Setting Up Your Student House Bills

Three people pointing at a laptop screen.

Although starting university and gaining more independence is exciting, it can also be daunting. With freedom comes responsibility, and though you finally have the luxury of only washing up when you want to, you must ensure you get those student house bills paid on time!

Setting up your utilities and paying uni house bills on time can be overwhelming, especially when most first-year students have never had to do this before. So to make this important task less stressful for you, our team at have created a guide on how to tackle setting up bills for your student house. Let’s get started!

What student house bills do I need to consider?

  • Rent

This is typically your largest monthly outgoing and will be agreed upon before you move into your student accommodation.

  • Gas and Electricity

This is often the largest expense when it comes to utility bills. Not all homes have a gas connection so it may just be electricity bills. If you have both, it is typically cheaper to combine them in a dual fuel tariff with the same energy provider.

  • Water

Some landlords handle water bills themselves and tie it in with your rent. If not, you will need to set up an account with your local water supplier. This means you’ll have a water meter that you can monitor yourself, or you’ll be on a standard tariff.

  • Broadband

WiFi is essential so you can stream TV, scroll social media, FaceTime your family and friends from home, and do your uni assignments! You will typically pay a monthly fee and have to sign a 12- or 18-month contract.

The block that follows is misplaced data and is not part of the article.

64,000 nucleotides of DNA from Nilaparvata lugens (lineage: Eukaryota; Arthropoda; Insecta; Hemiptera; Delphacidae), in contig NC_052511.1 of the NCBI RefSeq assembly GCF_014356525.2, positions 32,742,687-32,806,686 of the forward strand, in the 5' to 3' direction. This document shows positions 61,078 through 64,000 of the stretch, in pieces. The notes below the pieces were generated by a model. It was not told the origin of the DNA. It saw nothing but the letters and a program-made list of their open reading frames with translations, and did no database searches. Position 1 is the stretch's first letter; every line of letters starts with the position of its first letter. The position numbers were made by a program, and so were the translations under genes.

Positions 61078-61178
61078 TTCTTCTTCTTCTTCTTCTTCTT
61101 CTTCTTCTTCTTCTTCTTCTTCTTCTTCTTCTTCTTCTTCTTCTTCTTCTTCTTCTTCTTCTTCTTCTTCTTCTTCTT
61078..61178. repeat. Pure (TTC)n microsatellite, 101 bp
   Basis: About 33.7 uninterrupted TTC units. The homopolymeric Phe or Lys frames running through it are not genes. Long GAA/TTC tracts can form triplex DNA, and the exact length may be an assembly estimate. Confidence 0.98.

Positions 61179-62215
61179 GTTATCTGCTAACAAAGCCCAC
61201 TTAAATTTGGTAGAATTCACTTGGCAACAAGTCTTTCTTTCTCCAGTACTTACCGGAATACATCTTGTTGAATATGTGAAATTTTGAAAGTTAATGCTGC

• Insurance

Unfortunately, student houses are a real target for criminals, so it’s worth investing in some insurance to ensure your belongings are protected financially against theft or damage. 

  • TV License

If you have your couch potato days where all you want to do is binge-watch live TV, you’ll need a TV licence. However, if you only rely on streaming services like Netflix or Disney Plus, this won’t be necessary.

  • Council Tax

It should be noted that full-time students are not obligated to pay any council tax. However, you must apply for an exemption to inform your local council that you and the other tenants are students, or you may be charged incorrectly.

How do I set up and pay for uni house bills?

When it comes to uni house bills, you have to decide how you want to manage your accounts and pay. Your options will depend on two key factors:

  • The type of accommodation you want to stay in
  • Whether you’ll be living alone or with others

Rent with utilities included

It is quite common for student accommodation to be advertised with all bills included. This is where the price of your monthly rent also includes the price of utilities. For most university students who have not had to manage bills independently before, paying for student accommodation in this way is the most ideal and manageable option. All-inclusive renting can make the transition from home to grown much smoother.

Many of our listings – for example, iQ East Court in London and The Refinery in Leeds – have the option of an all-inclusive rent. To quickly find these types of listings, use the ‘Bills included’ feature on our site. And make sure to hover over the ‘information’ icon on each listing to see which bills are included.

Not all accommodations will offer for student house bills to be included in the rent. If that is the case, it’s important to understand your options.

Bill Splitting Services